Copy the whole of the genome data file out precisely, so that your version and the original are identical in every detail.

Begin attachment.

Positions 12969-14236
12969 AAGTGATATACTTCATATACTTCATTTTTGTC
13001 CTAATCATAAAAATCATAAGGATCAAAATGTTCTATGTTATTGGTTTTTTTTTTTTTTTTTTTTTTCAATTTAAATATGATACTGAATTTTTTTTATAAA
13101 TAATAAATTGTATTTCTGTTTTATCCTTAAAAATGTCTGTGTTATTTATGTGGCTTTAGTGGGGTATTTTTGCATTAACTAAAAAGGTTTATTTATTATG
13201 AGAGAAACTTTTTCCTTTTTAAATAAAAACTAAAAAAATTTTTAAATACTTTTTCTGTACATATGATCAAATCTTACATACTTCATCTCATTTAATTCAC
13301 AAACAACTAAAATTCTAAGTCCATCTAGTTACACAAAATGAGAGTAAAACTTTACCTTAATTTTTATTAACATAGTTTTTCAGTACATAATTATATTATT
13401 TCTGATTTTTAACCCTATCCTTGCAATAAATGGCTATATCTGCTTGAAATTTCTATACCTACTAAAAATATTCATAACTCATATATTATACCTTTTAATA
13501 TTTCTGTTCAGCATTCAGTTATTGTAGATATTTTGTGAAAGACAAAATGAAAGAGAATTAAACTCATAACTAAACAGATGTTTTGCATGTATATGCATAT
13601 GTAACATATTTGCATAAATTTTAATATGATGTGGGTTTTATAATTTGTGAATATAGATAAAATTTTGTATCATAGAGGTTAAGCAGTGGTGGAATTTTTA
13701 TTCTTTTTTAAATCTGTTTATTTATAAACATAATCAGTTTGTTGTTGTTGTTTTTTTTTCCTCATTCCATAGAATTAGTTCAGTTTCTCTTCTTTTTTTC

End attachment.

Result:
Positions 12969-14236
12969 AAGTGATATACTTCATATACTTCATTTTTGTC
13001 CTAATCATAAAAATCATAAGGATCAAAATGTTCTATGTTATTGGTTTTTTTTTTTTTTTTTTTTTTCAATTTAAATATGATACTGAATTTTTTTTATAAA
13101 TAATAAATTGTATTTCTGTTTTATCCTTAAAAATGTCTGTGTTATTTATGTGGCTTTAGTGGGGTATTTTTGCATTAACTAAAAAGGTTTATTTATTATG
13201 AGAGAAACTTTTTCCTTTTTAAATAAAAACTAAAAAAATTTTTAAATACTTTTTCTGTACATATGATCAAATCTTACATACTTCATCTCATTTAATTCAC
13301 AAACAACTAAAATTCTAAGTCCATCTAGTTACACAAAATGAGAGTAAAACTTTACCTTAATTTTTATTAACATAGTTTTTCAGTACATAATTATATTATT
13401 TCTGATTTTTAACCCTATCCTTGCAATAAATGGCTATATCTGCTTGAAATTTCTATACCTACTAAAAATATTCATAACTCATATATTATACCTTTTAATA
13501 TTTCTGTTCAGCATTCAGTTATTGTAGATATTTTGTGAAAGACAAAATGAAAGAGAATTAAACTCATAACTAAACAGATGTTTTGCATGTATATGCATAT
13601 GTAACATATTTGCATAAATTTTAATATGATGTGGGTTTTATAATTTGTGAATATAGATAAAATTTTGTATCATAGAGGTTAAGCAGTGGTGGAATTTTTA
13701 TTCTTTTTTAAATCTGTTTATTTATAAACATAATCAGTTTGTTGTTGTTGTTTTTTTTTCCTCATTCCATAGAATTAGTTCAGTTTCTCTTCTTTTTTTC